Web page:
July 22, 2010
CHRISTOPHER CASAL, PLAINTIFF-APPELLANT,
BOROUGH OF DUNELLEN AND DUNELLEN POLICE DEPARTMENT, DEFENDANTS-RESPONDENTS.
On appeal from the Superior Court of New Jersey, Law Division, Middlesex County, Docket No. L-1081-07.
NOT FOR PUBLICATION WITHOUT THE APPROVAL OF THE APPELLATE DIVISION
Argued November 12, 2009
Before Judges Fisher and Sapp-Peterson.
Plaintiff, Christopher Casal, appeals from the Law Division order affirming the Borough of Dunellen's (Borough) dismissal of plaintiff from his position as a police officer in the Borough.
We affirm substantially for the reasons expressed by Judge James P. Hurley in his February 29, 2008 written opinion.
Casal's dismissal stems from his involvement with Adam Sylvester, an individual who, in the past, had been an informant for the Borough police. Sylvester was involved in a motor vehicle incident that resulted in two motor vehicle charges, disregarding a stop sign and failure to produce a driver's license. According to Sylvester, the officer who issued the ticket, Officer Philip Romano (Romano), had indicated that he was only going to cite Sylvester for being unlicensed. When Sylvester's mother brought it to his attention that the officer had also cited him for disregarding a stop sign, Sylvester telephoned Romano. At the time, Romano was on patrol, but agreed to meet with Sylvester. Before arriving at the station, Romano spoke with dispatch, apparently to advise that Sylvester would be coming to the station. Plaintiff, who was on duty that evening as the officer in charge, overheard the conversation. Plaintiff then placed a call to Romano's cell phone. According to a handwritten transcript of this telephone conversation, which transcript Romano authenticated, plaintiff told Romano that Sylvester used to be a narcotics informant for the police and had "motherfucked" the department when he "backed out on" a scheduled "buy from a [local gang member]." Plaintiff instructed Romano not to help Sylvester unless he was willing to help the police in return.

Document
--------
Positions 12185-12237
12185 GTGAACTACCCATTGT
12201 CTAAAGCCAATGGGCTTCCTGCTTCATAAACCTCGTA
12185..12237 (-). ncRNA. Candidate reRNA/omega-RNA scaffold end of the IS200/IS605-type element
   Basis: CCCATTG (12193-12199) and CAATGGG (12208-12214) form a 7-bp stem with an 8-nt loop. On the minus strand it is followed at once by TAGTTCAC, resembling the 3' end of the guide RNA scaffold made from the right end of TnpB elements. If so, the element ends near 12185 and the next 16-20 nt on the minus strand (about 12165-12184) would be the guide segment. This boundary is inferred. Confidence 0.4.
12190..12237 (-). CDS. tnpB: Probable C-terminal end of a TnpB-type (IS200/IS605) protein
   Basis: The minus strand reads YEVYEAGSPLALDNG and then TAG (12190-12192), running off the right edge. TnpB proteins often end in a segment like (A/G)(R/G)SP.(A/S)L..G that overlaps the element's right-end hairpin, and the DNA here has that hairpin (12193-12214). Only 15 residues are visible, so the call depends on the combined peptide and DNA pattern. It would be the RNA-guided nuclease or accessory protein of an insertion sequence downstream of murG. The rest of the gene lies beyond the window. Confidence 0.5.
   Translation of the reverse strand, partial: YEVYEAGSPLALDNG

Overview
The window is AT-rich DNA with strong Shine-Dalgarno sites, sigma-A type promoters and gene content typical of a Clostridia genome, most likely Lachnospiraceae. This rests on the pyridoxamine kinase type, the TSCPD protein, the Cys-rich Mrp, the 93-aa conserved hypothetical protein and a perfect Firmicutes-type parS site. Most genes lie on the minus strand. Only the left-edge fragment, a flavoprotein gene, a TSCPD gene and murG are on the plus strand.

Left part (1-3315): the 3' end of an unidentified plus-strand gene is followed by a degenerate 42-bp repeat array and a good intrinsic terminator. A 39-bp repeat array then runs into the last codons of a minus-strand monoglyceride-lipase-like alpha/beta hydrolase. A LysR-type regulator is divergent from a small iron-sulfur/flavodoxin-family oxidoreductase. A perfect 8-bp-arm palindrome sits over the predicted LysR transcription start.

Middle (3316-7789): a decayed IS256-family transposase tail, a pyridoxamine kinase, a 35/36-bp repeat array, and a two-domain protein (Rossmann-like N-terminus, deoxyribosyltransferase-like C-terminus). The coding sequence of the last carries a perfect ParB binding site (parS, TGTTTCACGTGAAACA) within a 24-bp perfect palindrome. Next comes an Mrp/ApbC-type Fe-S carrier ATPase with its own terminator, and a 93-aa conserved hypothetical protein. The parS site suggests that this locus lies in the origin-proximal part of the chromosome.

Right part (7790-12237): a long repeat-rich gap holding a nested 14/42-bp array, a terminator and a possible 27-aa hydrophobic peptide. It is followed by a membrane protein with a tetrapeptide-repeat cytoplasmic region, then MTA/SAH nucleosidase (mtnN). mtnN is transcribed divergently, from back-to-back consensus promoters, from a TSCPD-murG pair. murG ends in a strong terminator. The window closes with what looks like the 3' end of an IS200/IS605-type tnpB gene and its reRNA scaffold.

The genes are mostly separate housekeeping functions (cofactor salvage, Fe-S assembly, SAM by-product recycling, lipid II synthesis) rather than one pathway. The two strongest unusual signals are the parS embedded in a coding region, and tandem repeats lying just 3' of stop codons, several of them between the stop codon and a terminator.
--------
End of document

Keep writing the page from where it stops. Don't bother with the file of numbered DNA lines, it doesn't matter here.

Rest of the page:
When Romano returned to the station and met with Sylvester, he acknowledged that he mistakenly issued the citation for disregarding the stop sign, but told Sylvester that he would not do anything about the matter unless Sylvester worked for the police. Sylvester became upset, believing that Romano had reneged on his word.
Plaintiff claims that Sylvester became so verbally disruptive during the conversation with Romano that, as the officer in charge, he felt obliged to intervene. Plaintiff told Sylvester, "You need to leave.... Get out of headquarters[,]" to which Sylvester replied, "Fuck you, I'm not talking to you. I'm talking to Officer Romano. I'm not leaving." Upset with this response, plaintiff "cuffed... underneath [Sylvester's] left arm, and... went to yank him up to escort him out of headquarters[,]" but "[Sylvester] pulled his arm away from [plaintiff] and... said, 'I can get out myself.'" Sylvester then left the station on his own.
On the other hand, Sylvester claimed that plaintiff stormed into the room where he and Romano were talking, "yelling and screaming" that he had "screwed" the department in the past and had "no right to be down [there] yelling at his officers[,] telling them what to do." Sylvester also alleged that plaintiff "grabbed the back of [his] shirt and pulled [him] up out of the chair, and [he] ended up falling over the chair." Plaintiff then "usher[ed] [him] outside[,] walking behind [him], kind of gruff, throwing his hands around[.]"
The Middlesex County Prosecutor's Office opened an investigation into the matter, after which the Borough's Chief of Police, Robert Moore, preferred disciplinary charges against plaintiff, alleging five "specifications" of misconduct: one count of assaulting a civilian; two counts of attempting to influence an official investigation; and two counts of lying during an official investigation. Following a Loudermill*fn1 hearing on August 5, 2004, the Borough's Police Committee (Committee) recommended that plaintiff be suspended pending resolution of the charges, and at its next regular session, the Borough Council adopted the Committee's recommendation. Beginning September 20, 2005, the Committee held seven hearings, during which it heard testimony, taped conversations, and argument from counsel regarding the allegations against plaintiff. On December 30, 2006, approximately three months after the final hearing, the Committee issued a written decision finding plaintiff guilty of four of the five specifications. The Committee recommended that the Borough Council terminate plaintiff from his employment as a police officer. On January 8, 2007, the Mayor and Borough Council discharged plaintiff from the force.
Plaintiff filed a complaint in lieu of prerogative writs against the Borough in the Superior Court on January 24, 2007, seeking judicial review of his dismissal pursuant to N.J.S.A. 40A:14-150, which affords "a de novo [review] on the record" to the dismissed officer. Judge Hurley affirmed the dismissal.